Governor JB Pritzker announced Friday that 20,671 tests were conducted within 24 hours.
"As of May 6th, Illinois ranks second among the 10 most populous states in the number of tests completed per capita over the last 7 days," Pritzker said. "And Illinois is fifth among all 50 states in total tests completed since the beginning of this pandemic."
So far, Illinois has conducted a total of just under 400,000 COVID-19 tests.
Pritzker said the state is setting up three more drive-thru testing sites next week. He plans to announce the locations in the coming days.
On Friday, state health officials announced 2,887 new cases of coronavirus in Illinois Friday, including 130 additional deaths. That brings the the state's total COVID-19 cases to 73,760, including 3,241 deaths.
Despite the grim numbers, officials said they're actually seeing a slight decline in deaths this week compared to the last couple of weeks.
But doubling the initial COVID-19 testing goal of 10,000 still isn't enough for a broad reopening of Illinois' economy.
According to a Harvard University analysis, Illinois needs more than 64,000 tests before loosening the stay-at-home order.
"Even if we're one of the best states in the nation on testing, we know it's not enough to be where we need to be on a longer time frame," Pritzker said. "I'm committed to continuing our successes on this front because it is fundamental to our economic future and to keeping Illinoisans safe while COVID-19 is still out there."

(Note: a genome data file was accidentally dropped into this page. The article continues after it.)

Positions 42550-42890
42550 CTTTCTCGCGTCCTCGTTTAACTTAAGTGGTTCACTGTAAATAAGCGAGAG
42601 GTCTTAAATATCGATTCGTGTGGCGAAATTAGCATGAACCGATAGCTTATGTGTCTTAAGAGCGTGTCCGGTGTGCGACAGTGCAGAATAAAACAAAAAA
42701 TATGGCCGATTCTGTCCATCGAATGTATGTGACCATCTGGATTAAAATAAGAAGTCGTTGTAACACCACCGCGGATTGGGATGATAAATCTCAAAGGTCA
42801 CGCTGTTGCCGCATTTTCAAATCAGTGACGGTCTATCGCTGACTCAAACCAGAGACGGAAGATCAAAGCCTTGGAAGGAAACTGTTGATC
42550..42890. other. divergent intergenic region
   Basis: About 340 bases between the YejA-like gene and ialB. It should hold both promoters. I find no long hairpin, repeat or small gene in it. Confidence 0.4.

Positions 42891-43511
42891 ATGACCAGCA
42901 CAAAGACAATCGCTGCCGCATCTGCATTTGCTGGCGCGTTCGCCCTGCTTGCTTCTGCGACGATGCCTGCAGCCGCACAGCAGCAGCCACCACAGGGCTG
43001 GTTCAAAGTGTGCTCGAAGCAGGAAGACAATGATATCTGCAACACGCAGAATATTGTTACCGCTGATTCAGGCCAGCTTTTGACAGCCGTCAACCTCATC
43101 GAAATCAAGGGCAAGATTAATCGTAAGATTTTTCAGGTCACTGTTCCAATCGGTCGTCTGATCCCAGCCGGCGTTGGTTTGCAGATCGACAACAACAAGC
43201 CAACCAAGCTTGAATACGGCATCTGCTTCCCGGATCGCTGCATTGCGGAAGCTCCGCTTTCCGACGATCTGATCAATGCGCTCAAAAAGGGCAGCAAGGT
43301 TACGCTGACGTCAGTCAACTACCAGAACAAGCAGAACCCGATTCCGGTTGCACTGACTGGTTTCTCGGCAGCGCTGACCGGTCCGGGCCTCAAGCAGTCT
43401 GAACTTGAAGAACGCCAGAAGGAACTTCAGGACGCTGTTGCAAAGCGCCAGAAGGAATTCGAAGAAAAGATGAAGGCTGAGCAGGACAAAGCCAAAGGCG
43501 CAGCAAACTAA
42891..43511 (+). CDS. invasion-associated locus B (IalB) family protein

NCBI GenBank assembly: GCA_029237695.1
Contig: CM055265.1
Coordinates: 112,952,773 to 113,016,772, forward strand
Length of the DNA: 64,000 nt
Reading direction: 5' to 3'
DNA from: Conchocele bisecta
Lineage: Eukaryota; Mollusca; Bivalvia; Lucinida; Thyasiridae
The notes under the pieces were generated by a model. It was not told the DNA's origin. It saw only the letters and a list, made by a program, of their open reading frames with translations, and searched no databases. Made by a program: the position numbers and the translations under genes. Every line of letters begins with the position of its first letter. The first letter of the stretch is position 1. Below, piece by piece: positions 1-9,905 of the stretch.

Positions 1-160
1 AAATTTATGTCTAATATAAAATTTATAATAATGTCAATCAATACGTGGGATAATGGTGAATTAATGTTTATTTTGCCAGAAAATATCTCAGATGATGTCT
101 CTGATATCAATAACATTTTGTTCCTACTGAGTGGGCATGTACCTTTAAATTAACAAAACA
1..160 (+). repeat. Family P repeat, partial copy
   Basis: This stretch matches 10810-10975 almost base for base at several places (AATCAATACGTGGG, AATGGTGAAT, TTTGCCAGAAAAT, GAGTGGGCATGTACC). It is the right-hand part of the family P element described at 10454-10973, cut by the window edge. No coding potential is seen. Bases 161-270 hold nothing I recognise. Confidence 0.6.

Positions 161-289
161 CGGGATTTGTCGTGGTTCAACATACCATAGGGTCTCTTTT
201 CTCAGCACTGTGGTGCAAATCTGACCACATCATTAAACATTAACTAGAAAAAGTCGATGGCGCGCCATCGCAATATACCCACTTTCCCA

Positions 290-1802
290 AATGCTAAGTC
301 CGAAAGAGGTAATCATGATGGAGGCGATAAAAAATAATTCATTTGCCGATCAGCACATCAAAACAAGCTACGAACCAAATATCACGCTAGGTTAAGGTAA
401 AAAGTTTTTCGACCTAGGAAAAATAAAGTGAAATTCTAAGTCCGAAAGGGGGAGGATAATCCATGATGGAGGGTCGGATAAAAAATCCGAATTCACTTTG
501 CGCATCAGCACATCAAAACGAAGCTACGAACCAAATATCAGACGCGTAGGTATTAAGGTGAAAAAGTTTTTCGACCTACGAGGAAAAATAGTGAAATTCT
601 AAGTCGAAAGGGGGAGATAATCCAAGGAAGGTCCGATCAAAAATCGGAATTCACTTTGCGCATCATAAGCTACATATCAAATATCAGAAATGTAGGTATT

Pritzker said a shipment of hundreds of thousands of swabs and other testing materials from the White House has been delayed a few days, but once it arrives it will help Illinois ramp up testing even more.
On Friday, the governor was hit with another lawsuit. This time, the lawsuit came from a downstate hair salon owner, who says Pritzker doesn't have the authority to close her business.
"The legislature never delegated the authority to the governor to close businesses even under a disaster. That was specifically delegated to the Department of Health," said attorney Thomas DeVore.
ABC7 Legal Analyst Gil Soffer said, "The executive branch has immense authority, especially in emergency situations, which this is. It doesn't mean it's limitless authority. But it means it's very broad. And in an emergency, you typically see courts be very deferential to the executives."
On Friday, historic national unemployment numbers were reported, rivaling the Great Depression.
More than $20 million U.S. jobs were lost in April, with the national unemployment rate near 15%. Leisure and hospitality marked one of the hardest hit industries, with a 47% drop in employment.
In Illinois, restaurant and bar owners are pressing the governor to allow them to resume in-person dining soon.
The current reopening plan would allow that to happen June 26th, at the earliest. But the Illinois Restaurant Association is proposing a May reopening at 25% capacity.
The governor, however, is holding firm, saying he's listening to what his scientific team is telling him.
"It's very difficult to socially distance as between a server and the food, the server, the food, and delivery of the food to the table," Pritzker said. "It's also difficult to even to seat people at tables the way they're normally configured in a six foot distance."
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The governor is also promising that more help is on the way for residents trying to file for unemployment during the COVID-19 pandemic.